My First Rejection Slip

If you put a gun to my head, I couldn’t find all the documents I’d need to prepare our tax return in under an hour. But ask me to find my old rejection slips from my submissions to science fiction magazines during high school and college, and apparently it will take me less than a minute. There they were, clipped to copies of the stories themselves. Here is the very first one I ever received, from The Magazine of Fantasy and Science Fiction:

My First Rejection Slip

In case you can’t read my handwritten note at the top, apparently I received this slip on March 5, 1985, for a story called “The Laws of Chaos.” It was the first story I had ever submitted for publication; I was a sophomore in high school. I typed it on a manual typewriter, my father’s old Royal portable (which means it lived in a large square box and weighed less than 20 pounds).

Damn, that makes me feel old.

I remember discussing my early rejection slips, that year or the year following, with a friend of mine who also wrote science fiction stories. He was surprised that I’d actually had the guts to send my work to real magazines, and I asked him, “What’s the worst thing that could happen? I get another rejection?” (That friend, by the way, has been a professional writer since he graduated from college, and his work has appeared in Spy (remember Spy?), Playboy, The New Yorker, and various other markets. He has apparently gotten over his shyness about his writing.)

The Mrs., who met me just a couple of years later, tells me that I was remarkably incautious back then, and — she was trying to be tactful — “not suffering from a lack of confidence.” I’m not sure how that makes me different from every other teen-aged male of the species, except that because I didn’t know how to drive, my recklessness came out in occasionally unusual ways. I certainly got more rejections. I’ll post about some of them tomorrow.


19 responses to “My First Rejection Slip

  1. That’s great that you sent in your stories. I was like your friend and afraid to send any in during college. I think I entered a Playboy short story contest once. That’s it. I think blogging will help me get over the irrational fear. Maybe…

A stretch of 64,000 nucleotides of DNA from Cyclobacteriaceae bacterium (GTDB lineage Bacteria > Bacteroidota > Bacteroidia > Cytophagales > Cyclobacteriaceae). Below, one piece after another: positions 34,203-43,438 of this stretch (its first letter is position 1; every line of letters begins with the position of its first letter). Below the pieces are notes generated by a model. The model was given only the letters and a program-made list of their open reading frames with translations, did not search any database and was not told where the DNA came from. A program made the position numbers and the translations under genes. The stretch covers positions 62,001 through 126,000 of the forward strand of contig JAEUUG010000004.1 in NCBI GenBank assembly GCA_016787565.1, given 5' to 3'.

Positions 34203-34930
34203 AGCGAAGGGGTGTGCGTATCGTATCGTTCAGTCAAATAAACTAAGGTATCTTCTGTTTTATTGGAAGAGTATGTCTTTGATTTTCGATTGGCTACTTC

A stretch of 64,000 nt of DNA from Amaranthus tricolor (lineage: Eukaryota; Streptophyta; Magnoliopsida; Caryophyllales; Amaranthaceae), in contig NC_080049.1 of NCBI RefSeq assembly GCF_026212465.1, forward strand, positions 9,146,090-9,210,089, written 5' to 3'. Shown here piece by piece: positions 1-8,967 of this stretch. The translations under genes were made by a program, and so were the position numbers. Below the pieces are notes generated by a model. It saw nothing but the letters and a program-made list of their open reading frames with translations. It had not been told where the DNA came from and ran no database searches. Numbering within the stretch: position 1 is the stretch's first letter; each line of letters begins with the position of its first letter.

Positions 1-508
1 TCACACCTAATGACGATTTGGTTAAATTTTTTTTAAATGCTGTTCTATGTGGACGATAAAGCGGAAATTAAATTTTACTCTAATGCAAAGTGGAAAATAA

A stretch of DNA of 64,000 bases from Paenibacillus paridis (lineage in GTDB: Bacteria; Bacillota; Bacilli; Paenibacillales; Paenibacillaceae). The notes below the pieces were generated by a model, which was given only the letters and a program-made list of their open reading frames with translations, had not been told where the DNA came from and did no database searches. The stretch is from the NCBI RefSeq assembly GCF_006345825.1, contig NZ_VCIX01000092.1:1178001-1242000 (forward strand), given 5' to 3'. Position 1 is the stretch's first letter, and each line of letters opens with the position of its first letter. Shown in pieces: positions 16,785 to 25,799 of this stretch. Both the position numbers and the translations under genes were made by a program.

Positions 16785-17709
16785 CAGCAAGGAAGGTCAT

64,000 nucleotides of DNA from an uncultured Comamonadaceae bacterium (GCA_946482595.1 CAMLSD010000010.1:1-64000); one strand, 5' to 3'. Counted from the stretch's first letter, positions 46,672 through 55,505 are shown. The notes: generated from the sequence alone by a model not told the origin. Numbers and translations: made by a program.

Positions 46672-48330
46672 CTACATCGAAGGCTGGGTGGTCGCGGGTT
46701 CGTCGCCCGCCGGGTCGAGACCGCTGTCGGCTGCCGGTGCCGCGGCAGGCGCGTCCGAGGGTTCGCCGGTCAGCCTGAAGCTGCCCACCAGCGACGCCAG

2. Mike, if you have a story that’s finished, edited, and all shiny and clean, you owe it to yourself to send it out. In all likelihood, the first market you send it to will reject it, with an unsigned form rejection letter. That’s it. That’s the worst thing that can happen. Now, if you get a signed rejection letter, or a rejection letter with a short handwritten note (or a personalized email — do rejection letters come by email these days?), you can feel like you won, and be confident sending it out to a second market. And if it gets accepted? Come back here and let me know — I’ll meet you in the Loop and buy you a beer.

  3. Wow, how weird that you found me. I think that’s a first for me, although I stumbled onto a real life friend in a similar fashion a couple of weeks ago and that was the first time I’d done that either. In any case, it’s great to see you here. Please send my love to the entire Unfocused family and tell Mrs. Unfocused that I will do my best to call her soon!

  4. I don’t haven anything to the shiny, polished point right now. When I do, I’ll see what happens and let you know. Thanks

  5. Eh, Mike. If you can, get it critiqued first. The first step to putting your heart into anything is to be able to accept objective criticism. It takes a while, but once you have that, nothing can scare you.

  6. That’s a great point, Don. I haven’t posted anything there yet, but one of the forums provides a space for getting objective criticism. It’s called Share Your Work, and you can find it at:

    It requires registration, but it’s free.

  7. Thanks for the ideas guys. I’ll check out the site.

  8. Huh, very interesting to see some of these older rejections. The Magazine of F&SF does them much smaller now. Well, I’ve never gotten past the Slush God so that’s all I know.

    Thanks for sharing!

  9. You’re welcome, and thanks for coming by. Believe me, I’d be much happier sharing acceptances, but I suppose the rejections are better teachers.

  10. my novel was rejected by TOR so I sent it off to Baen. It’s going to be in their slushpile all year.

    I also wrote a short story which was also rejected, by strange horizons. I am looking for another magazine to send it to.

  11. Well, you’re way ahead of me. Good luck with the novel you’ve got out. As for your story, you know best what kind of story it is, and what market would suit it best, but Strange Horizons is far from the only market out there. If you don’t already have a recent copy of Writer’s Market, or one of the partial editions, like Novel & Short Story Writer’s Market, you’ll probably want to pick up a copy. My copy of the 2008 Novel & Short Story Writer’s Market has 20 pages of listings for online markets alone, plus 18 pages of small circulation magazines, and 16 pages of larger circulation magazines.

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